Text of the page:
I grew up in Cabbagetown, one of Canada’s most diverse neighbourhoods, the youngest of four children of immigrant parents. This became the ground of my experience: a world of individuals torn between the safety of community and the quest for freedom through assimilation. It is from within space that I seek to expose the interplay of the familiar and the hostile other.
My work reflects the condition of uprootedness and estrangement. It probes the search for meaning and identity within the shadows of the strange and bounded by disruptive narratives of normalcy and belonging. It explores the left-behind refugees, rejects, and delinquents who are drawn to the very norms that have cast them out, characters who reside within a homeless space between past and future, self-possession and alienation, assimilation and native fealty.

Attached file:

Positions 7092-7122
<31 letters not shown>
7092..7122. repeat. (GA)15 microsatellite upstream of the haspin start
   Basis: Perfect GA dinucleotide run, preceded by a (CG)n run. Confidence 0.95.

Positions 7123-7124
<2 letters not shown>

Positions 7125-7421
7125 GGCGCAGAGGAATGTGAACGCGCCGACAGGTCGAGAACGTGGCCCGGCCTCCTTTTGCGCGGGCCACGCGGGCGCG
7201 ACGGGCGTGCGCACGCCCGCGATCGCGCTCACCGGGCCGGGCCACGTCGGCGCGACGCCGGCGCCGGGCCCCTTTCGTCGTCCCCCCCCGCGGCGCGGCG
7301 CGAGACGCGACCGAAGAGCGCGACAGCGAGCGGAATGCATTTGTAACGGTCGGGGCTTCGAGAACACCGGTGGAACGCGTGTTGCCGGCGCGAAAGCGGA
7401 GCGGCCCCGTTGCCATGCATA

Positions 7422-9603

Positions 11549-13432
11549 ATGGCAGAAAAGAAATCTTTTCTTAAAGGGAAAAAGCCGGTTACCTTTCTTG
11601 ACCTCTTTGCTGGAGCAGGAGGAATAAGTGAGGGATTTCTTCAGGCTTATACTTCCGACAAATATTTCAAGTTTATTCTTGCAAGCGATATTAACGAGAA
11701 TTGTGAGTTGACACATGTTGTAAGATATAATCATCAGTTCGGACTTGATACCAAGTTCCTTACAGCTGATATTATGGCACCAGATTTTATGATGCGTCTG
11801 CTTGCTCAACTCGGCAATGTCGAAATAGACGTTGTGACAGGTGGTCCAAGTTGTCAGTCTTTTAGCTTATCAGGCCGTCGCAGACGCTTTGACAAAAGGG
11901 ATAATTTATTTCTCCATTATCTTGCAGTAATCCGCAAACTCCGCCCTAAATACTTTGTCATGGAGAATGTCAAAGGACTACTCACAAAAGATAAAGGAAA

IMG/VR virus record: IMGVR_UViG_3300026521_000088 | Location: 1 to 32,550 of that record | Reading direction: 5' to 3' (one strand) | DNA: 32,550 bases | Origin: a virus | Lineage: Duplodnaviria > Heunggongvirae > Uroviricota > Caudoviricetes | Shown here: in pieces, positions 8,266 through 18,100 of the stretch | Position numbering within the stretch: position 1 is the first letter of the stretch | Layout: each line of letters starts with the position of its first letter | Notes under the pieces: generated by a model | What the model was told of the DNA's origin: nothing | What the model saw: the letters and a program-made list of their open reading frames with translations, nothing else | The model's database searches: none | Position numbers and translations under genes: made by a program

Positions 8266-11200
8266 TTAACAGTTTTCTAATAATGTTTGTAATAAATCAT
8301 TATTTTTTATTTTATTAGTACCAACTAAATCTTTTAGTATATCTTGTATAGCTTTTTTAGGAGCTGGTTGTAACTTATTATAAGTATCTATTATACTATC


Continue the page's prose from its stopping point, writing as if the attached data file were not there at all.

Working with porcelain clay with light washes of underglaze, my figures suggest narratives of tension: between body and mind, play and drudgery, the grotesque and the beautiful. Both individual and archetypal, these figures repel and attract, giving grace to the human made monstrous by conventions that shun in order to preserve the purity of their systems. In each I invite viewers to write their own stories, to reflect on their masks and their own Janus-faced identities.